A nice quiet night but Annie's blisters are still bad so we decide on a rest day and so I move my pack to the albergue downstairs in the garden. Neat and clean with a huge bathroom. Since I'm the first one, I bag the little single bed in the alcove under the window. Very nice with sheets and duvet for €10.
We all meet to find breakfast. After lots of wandering we discover the Hotel Los Infantes, where we are warmly welcomed and ushered downstairs to a HUGE breakfast buffet. Our faces must have been a picture - like children seeing a pile of Christmas presents! We tucked in; the nice waiter had a life-calling for frying bacon. So much love and delight!
We had a tourist-day. I ensconced in an elegant cafe to write my blog and then bumped into Christine outside the cathedral, where a splendid wedding was taking place. We enjoyed watching the ladies in their finery and high heels walking on the cobbles and a carriage drawn by a white horse waiting in the street.
For lunch I met up with Christine to test out the local cider which is delicious, but tart and acidic compared to the sweet fizzy drink I'm used to. It's poured from a height or, if you're in a tourist cafe, a funny machine with bellows and a spout. Great fun.
In the afternoon I revisited the cloisters, which were full of French tourists with shouting guides which sadly spoilt the calm; only the blackbird singing his heart out saved the day. I ask the ticket man about the carving on the font; it's Daniel in the Lion's Den. The large Romanesque carving on the wall is Christ Pantocrator.
At 8pm we all went to Mass in the cathedral. It was almost dark inside when we entered in silence; just a little evening sun glimmered through the coloured marble windows. I felt held by the ancient grey stonework all around and the great weight of 1,000 years of prayer.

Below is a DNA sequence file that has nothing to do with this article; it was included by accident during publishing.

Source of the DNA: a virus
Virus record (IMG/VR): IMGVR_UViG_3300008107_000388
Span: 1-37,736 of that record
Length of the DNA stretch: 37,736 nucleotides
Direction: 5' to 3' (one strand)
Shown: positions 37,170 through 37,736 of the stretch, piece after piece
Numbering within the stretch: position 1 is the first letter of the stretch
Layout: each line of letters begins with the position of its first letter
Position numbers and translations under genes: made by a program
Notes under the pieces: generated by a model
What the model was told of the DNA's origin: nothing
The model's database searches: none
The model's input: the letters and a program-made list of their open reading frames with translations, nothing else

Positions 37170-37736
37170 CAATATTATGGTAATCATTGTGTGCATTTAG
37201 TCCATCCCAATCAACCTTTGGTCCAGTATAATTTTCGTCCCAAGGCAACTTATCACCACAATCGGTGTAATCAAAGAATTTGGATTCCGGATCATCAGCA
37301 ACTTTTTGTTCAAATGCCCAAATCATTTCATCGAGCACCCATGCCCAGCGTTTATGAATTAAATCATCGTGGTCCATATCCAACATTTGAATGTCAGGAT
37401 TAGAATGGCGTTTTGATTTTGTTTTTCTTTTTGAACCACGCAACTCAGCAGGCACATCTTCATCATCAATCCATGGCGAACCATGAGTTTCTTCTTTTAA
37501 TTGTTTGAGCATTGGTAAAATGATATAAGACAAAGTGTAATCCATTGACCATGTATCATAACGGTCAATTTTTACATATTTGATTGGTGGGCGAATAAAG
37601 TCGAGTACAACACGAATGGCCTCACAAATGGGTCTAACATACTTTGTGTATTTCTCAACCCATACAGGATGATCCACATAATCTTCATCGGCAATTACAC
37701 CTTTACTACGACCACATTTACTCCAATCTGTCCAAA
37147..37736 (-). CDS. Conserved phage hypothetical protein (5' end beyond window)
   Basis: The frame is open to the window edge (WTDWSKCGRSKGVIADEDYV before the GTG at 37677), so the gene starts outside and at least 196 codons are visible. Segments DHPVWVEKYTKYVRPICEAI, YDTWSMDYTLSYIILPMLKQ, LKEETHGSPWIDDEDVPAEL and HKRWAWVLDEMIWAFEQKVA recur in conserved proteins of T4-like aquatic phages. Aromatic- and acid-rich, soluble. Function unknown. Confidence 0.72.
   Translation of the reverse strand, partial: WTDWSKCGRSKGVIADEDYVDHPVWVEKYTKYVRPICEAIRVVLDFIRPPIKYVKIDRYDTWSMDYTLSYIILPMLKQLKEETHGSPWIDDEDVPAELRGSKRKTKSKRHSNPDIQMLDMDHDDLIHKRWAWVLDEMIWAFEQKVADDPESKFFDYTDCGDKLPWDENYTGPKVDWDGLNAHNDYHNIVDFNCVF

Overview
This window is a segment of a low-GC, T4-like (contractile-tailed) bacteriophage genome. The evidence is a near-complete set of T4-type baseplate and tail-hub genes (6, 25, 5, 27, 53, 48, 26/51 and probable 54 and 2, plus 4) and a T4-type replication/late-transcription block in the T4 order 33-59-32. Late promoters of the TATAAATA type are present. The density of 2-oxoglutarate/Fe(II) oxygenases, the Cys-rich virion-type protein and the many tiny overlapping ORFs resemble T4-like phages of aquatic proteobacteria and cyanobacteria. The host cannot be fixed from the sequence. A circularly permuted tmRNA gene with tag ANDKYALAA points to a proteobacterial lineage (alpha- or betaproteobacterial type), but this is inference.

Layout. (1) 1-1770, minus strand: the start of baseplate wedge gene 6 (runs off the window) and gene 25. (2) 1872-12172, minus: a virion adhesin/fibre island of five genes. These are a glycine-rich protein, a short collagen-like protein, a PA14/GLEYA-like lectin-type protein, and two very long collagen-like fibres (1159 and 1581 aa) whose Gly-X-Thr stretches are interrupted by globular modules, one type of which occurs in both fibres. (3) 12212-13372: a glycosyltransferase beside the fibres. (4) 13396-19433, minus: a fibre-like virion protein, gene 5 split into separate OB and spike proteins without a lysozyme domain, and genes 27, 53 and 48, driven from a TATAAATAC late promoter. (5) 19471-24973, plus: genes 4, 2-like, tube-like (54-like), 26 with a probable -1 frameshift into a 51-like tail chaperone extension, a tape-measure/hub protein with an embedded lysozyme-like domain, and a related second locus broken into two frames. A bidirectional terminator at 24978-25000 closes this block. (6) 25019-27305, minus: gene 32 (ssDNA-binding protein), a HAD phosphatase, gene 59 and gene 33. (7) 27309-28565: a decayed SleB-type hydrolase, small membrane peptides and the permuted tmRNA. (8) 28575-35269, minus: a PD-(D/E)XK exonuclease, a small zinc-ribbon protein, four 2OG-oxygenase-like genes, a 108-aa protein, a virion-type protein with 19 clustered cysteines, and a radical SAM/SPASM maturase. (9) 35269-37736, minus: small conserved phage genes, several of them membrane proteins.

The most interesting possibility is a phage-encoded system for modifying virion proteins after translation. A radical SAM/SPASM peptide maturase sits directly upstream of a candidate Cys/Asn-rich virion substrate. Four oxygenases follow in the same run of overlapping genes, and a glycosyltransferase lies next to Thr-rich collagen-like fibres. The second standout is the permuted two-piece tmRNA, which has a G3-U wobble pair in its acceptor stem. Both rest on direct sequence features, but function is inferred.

After a while the servers lit two candles on the altar and the golden reredos suddenly and mysteriously glowed into life.
Mass has a spacious feel; there are no hymn books or bits of paper. Everyone knows the liturgy by heart and it is quietly undramatic. The priest is an elderly refined man who delivers a long impassioned homily; I enjoy the words washing over me.
When I go up to the front, I stand next to the tomb of Santa Juliana for a while. It's a special moment. Her stone effigy is lovely; a smiling angel spreads its wings over her head, she has long flowing hair and her right hand is raised in blessing over her heart. Her left hand holds a rope and she has dainty slippers on her feet; under them, like a pet dog, the demon looks up with the rope around its neck. This is no macho St George dragon-slaying subjugation of a demon but a rather a domestication. Me and the/my demon go for a walk sort of affair. Won at a great price no doubt.
After, we go for a wonder around Jesus Otero's sculpture garden and then find a rather good 'Menu del Dia'. The local pudding is a spiced bread pudding.
Then I'm back to my little bed in the albergue amongst the snoring pilgrims and Christine - who I'm sure doesn't snore!